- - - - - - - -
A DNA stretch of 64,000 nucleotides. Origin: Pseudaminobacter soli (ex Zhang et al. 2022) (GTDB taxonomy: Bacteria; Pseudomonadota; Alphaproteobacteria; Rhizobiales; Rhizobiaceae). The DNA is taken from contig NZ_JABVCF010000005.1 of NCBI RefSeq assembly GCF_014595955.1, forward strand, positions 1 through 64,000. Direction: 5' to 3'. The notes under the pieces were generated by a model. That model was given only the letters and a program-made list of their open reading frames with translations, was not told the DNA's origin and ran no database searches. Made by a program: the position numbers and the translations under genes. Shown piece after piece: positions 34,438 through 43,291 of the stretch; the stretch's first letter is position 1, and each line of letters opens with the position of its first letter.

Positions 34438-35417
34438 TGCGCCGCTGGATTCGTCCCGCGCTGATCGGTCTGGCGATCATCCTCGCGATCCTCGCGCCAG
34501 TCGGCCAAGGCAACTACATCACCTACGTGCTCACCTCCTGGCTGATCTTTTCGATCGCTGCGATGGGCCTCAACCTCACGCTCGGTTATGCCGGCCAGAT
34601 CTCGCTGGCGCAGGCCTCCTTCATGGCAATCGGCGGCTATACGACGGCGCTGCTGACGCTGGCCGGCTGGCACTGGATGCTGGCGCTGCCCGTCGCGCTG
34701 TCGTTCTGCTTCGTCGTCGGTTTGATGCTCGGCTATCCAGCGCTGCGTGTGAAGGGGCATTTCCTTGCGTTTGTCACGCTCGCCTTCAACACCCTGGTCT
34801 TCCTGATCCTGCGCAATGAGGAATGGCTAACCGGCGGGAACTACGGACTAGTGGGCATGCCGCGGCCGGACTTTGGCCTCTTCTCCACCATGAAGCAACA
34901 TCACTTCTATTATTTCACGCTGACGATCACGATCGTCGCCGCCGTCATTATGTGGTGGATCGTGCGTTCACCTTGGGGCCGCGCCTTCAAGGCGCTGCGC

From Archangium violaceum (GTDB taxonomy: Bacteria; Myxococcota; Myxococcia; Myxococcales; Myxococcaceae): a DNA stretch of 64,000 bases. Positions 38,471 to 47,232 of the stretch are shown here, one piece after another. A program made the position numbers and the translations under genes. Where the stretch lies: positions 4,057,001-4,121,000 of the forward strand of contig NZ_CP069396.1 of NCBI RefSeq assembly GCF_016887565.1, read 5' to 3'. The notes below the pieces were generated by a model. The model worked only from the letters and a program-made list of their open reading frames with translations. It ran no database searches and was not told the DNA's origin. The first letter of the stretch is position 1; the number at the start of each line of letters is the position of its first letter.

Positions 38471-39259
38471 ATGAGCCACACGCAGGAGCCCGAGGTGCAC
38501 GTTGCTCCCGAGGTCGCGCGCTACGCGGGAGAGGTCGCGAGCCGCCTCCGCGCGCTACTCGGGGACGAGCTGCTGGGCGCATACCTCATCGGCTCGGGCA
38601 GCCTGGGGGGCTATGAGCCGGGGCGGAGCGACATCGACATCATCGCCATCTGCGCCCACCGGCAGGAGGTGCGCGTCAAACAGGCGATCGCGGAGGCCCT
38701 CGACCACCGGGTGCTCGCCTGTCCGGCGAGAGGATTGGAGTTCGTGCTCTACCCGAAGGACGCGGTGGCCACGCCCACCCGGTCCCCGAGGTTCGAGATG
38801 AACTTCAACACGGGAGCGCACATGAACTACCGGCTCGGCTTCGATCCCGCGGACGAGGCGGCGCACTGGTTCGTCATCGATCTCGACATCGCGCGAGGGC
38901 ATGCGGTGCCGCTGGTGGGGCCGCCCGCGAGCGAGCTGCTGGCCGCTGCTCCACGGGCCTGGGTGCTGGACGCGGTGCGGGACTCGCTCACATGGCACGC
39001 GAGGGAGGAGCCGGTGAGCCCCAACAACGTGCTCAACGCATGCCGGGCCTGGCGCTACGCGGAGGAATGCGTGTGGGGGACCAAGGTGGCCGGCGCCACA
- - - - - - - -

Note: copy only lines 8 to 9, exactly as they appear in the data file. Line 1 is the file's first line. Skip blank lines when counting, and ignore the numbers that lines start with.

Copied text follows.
34901 TCACTTCTATTATTTCACGCTGACGATCACGATCGTCGCCGCCGTCATTATGTGGTGGATCGTGCGTTCACCTTGGGGCCGCGCCTTCAAGGCGCTGCGC

From Archangium violaceum (GTDB taxonomy: Bacteria; Myxococcota; Myxococcia; Myxococcales; Myxococcaceae): a DNA stretch of 64,000 bases. Positions 38,471 to 47,232 of the stretch are shown here, one piece after another. A program made the position numbers and the translations under genes. Where the stretch lies: positions 4,057,001-4,121,000 of the forward strand of contig NZ_CP069396.1 of NCBI RefSeq assembly GCF_016887565.1, read 5' to 3'. The notes below the pieces were generated by a model. The model worked only from the letters and a program-made list of their open reading frames with translations. It ran no database searches and was not told the DNA's origin. The first letter of the stretch is position 1; the number at the start of each line of letters is the position of its first letter.